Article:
Books

Frankissstein

Frankissstein is a novel by Jeanette Winterson.

Jeanette Winterson

Since her astonishing debut at 25 with Oranges Are Not the Only Fruit, Jeanette Winterson has achieved worldwide critical and commercial success as "one of the most daring and inventive writers of our time" (Elle). Her new novel, Frankissstein, is an audacious love story that weaves disparate lives into an exploration of transhumanism, artificial intelligence, and queer love. 

Lake Geneva, 1816. Nineteen-year-old Mary Shelley is inspired to write a story about a scientist who creates a new life-form. In Brexit Britain, 2019, a young transgender doctor called Ry is falling in love with Victor Stein, a celebrated professor leading the public debate around AI and carrying out some experiments of his own in a vast underground network of tunnels. Meanwhile, Ron Lord, just divorced and living with his mum, is set to make his fortune launching a new generation of sex dolls for lonely men everywhere. Across the Atlantic, in Phoenix, Arizona, a cryogenics facility houses dozens of bodies of men and women who are medically and legally dead...but waiting to return to life.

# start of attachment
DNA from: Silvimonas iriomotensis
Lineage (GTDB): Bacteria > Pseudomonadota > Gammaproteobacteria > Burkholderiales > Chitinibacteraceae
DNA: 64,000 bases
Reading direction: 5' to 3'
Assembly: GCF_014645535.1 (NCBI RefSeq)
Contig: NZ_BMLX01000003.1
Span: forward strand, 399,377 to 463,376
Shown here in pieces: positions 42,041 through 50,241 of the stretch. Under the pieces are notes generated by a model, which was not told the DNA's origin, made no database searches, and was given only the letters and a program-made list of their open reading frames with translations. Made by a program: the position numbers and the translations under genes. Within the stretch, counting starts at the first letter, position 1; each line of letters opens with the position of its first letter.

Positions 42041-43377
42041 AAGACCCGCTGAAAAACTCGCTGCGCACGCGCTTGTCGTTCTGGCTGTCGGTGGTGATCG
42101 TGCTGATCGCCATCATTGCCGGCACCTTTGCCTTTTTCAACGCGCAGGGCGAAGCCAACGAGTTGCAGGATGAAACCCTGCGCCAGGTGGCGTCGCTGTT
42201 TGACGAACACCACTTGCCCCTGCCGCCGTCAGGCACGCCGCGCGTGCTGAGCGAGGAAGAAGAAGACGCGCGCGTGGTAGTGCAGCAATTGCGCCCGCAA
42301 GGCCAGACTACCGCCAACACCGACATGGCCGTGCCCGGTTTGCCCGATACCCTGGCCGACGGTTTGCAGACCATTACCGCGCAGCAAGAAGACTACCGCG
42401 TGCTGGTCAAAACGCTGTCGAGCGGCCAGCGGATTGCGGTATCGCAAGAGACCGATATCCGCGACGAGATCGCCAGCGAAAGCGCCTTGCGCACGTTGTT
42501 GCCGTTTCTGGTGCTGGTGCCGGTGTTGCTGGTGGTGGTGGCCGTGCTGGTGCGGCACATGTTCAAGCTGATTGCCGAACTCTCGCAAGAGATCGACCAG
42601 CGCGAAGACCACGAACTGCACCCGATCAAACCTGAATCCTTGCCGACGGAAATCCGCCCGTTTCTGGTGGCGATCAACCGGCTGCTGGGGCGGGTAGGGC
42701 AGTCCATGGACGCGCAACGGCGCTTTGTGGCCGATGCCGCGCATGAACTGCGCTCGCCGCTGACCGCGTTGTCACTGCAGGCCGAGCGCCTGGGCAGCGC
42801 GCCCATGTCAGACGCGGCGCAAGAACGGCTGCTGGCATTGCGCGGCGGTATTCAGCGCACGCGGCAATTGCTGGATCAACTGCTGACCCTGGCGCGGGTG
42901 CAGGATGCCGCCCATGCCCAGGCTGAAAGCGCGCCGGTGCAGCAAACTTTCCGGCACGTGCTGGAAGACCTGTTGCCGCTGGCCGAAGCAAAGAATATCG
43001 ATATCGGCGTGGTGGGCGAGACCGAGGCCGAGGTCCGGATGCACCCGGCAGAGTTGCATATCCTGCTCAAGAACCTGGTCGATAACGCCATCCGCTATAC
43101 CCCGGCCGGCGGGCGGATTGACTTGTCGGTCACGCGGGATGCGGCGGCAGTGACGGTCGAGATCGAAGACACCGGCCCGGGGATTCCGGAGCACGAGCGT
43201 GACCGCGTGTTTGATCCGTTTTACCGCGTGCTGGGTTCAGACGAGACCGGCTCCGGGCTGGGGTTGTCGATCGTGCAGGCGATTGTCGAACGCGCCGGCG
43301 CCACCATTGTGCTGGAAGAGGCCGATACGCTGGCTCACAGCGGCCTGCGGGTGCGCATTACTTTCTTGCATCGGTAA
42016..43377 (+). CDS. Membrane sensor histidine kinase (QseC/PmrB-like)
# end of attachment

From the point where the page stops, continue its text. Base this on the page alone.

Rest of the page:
What will happen when homo sapiens is no longer the smartest being on the planet? In fiercely intelligent prose, Jeanette Winterson shows us how much closer we are to that future than we realize. Funny and furious, bold and clear-sighted, Frankissstein is a love story about life itself. (From Knopf Canada)

Frankissstein was on the 2019 Booker Prize longlist.

Winterson has been writing acclaimed fiction since her 1985 debut Oranges Are Not the Only Fruit.

From the book

Reality is water-soluble.

What we could see, the rocks, the shore, the trees, the boats on the lake, had lost their usual definition and blurred into the long grey of a week's rain. Even the house, that we fancied was made of stone, wavered inside a heavy mist and through that mist, sometimes, a door or a window appeared like an image in a dream.

Every solid thing had dissolved into its watery equivalent.

Our clothes did not dry. When we came in, and we must come in, because we must go out, we brought the weather with us. Waterlogged leather. Wool that stank of sheep.

There is mould on my underclothes.


From Frankissstein by Jeanette Winterson ©2019. Published by Knopf Canada.

Other books by Jeanette Winterson

 

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